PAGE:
The term credit specialist can describe two different types of jobs, the first being a worker who enforces compliance with a company's credit standards and the second being someone who assists people in repairing their credit records. In the first case, a credit specialist becomes familiar with a business's process for approving the extension of credit and the management of credit lines and works with clients to ensure that they are given a fair chance at access to credit while also protecting the interests of the employer. In the second case, this professional may work independently or as part of a credit repair clinic to help individuals who have a bad credit history or who are victims of identity theft to remove negative information from their credit reports and to reestablish creditworthiness.
For credit specialists who work in the issuing of credit, duties may include evaluating and verifying information provided by credited applications, approving or disapproving requests for credit, and establishing credit terms and limits. For example, credit specialist may be required to perform an investigation into the credit worthiness of a potential client by contacting the client's bank and other creditors to determine financial soundness. This person may also periodically review the accounts of clients in order to determine whether they are eligible for credit line increases or whether their credit terms should be restricted. In some cases, a credit specialist may also be asked to work with a client who is having difficulty fulfilling the terms of his credit agreement. When working with clients who are unable to pay their bills, a credit specialist may be able to reduce or remove fees, change interest rates, or even approve settlements for less than the full amount owed.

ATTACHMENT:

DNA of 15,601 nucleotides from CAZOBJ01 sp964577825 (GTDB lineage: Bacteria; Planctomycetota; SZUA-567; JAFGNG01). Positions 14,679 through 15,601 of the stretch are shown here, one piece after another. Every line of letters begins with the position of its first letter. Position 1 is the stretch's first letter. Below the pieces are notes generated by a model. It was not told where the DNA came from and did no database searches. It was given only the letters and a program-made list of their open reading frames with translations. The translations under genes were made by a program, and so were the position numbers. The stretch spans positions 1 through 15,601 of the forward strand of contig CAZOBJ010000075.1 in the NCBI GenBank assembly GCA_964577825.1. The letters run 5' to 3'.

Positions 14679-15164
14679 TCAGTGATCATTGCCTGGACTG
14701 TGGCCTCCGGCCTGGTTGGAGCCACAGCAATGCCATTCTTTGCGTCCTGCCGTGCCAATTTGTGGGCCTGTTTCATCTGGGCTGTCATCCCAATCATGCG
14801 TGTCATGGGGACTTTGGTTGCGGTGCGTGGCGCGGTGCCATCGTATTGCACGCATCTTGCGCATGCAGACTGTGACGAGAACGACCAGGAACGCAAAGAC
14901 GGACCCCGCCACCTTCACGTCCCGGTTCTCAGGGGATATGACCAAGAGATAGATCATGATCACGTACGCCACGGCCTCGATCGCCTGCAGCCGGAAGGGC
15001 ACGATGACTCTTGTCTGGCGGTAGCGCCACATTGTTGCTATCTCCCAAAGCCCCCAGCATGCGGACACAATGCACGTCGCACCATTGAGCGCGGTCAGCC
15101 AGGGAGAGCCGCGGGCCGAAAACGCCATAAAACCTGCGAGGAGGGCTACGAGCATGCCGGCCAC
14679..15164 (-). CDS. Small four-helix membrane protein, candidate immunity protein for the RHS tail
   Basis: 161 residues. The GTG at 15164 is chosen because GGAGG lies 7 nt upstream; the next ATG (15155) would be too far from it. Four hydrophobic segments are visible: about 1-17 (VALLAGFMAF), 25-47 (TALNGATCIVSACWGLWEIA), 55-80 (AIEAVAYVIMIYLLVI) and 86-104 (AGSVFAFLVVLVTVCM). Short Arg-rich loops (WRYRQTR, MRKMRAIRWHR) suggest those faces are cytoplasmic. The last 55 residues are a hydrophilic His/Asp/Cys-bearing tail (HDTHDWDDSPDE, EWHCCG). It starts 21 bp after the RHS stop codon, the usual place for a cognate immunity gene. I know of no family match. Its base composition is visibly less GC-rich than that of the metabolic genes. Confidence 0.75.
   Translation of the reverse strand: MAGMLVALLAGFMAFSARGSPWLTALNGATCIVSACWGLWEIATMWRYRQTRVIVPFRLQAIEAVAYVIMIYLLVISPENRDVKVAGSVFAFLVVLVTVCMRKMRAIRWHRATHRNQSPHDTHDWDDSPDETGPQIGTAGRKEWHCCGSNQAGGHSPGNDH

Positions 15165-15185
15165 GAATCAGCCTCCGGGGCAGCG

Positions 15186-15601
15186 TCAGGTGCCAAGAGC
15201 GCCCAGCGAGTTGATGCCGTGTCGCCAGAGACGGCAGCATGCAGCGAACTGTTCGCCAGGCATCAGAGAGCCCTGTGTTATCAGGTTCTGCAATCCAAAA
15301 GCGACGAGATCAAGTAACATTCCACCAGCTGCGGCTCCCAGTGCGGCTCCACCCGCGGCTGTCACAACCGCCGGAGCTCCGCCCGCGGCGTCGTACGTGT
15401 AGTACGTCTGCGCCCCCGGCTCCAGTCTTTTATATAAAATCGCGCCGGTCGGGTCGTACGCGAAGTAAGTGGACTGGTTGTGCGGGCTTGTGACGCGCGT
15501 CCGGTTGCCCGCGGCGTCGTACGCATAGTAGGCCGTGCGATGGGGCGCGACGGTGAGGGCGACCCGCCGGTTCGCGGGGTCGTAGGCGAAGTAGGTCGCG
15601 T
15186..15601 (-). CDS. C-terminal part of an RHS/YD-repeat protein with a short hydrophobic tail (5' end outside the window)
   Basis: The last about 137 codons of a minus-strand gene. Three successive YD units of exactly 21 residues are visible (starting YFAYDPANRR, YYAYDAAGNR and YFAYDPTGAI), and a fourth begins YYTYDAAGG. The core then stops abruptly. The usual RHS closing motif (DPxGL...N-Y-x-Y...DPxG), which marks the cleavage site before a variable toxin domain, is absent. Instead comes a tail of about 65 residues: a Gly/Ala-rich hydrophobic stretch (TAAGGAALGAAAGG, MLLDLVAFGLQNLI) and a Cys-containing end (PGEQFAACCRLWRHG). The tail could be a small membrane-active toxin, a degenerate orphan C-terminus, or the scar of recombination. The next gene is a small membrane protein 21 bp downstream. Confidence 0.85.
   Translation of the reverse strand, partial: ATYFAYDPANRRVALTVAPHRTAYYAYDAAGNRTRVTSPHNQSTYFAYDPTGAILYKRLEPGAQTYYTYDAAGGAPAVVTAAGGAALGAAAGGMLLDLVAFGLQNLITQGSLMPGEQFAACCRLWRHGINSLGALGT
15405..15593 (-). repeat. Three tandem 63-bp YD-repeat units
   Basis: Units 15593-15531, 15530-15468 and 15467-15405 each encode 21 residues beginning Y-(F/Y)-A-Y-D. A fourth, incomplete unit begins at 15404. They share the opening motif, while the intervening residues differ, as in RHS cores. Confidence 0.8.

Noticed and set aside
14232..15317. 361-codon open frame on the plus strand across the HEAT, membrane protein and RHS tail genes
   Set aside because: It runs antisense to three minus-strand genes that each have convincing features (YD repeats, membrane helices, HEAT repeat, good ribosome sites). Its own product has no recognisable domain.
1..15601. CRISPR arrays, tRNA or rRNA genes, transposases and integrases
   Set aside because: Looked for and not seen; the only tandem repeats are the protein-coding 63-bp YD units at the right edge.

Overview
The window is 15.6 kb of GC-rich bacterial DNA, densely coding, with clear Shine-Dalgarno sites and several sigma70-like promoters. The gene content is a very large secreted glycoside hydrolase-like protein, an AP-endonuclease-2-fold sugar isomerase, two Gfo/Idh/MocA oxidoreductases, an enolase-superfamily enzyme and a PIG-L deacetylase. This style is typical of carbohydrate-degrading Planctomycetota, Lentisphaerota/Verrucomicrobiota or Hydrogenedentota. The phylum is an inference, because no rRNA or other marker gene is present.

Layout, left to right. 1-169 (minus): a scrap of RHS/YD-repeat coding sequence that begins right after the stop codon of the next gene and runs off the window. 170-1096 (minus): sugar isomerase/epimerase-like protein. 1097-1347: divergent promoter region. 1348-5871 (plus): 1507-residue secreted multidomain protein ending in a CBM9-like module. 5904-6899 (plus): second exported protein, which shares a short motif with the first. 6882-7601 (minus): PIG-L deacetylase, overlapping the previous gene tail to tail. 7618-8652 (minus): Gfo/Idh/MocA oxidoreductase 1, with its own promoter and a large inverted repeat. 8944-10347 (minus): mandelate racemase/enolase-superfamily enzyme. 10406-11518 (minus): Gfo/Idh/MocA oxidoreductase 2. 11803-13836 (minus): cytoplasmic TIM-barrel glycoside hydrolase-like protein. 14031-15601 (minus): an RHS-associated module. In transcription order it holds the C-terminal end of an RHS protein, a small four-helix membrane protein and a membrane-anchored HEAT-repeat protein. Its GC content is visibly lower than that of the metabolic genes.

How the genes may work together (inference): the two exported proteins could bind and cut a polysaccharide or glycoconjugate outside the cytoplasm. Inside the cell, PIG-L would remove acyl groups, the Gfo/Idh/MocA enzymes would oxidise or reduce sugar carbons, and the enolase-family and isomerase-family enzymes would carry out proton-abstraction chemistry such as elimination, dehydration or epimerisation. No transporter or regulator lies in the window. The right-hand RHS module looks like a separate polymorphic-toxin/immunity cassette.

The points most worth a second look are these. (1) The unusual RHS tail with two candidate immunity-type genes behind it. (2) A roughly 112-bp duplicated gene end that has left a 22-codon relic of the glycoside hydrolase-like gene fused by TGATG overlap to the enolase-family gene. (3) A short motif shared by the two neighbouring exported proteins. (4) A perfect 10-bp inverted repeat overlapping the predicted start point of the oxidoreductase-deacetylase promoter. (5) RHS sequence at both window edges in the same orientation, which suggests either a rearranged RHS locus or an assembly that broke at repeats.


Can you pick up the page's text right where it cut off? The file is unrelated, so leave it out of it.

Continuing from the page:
Credit specialists who work in the area of credit repair evaluate the credit records of their clients and assist them in improving their reports. Depending on the jurisdiction in which the client lives, this process may involve challenging information on the report and requiring both creditors and the credit bureaus that issue the reports to verify the information that they contain. In some places, such as the United States, the law requires credit bureaus and creditors to remove negative credit information if that information cannot be documented and verified. A credit specialist may also assist his client in improving his financial health by developing responsible spending habits and wisely applying for and using credit.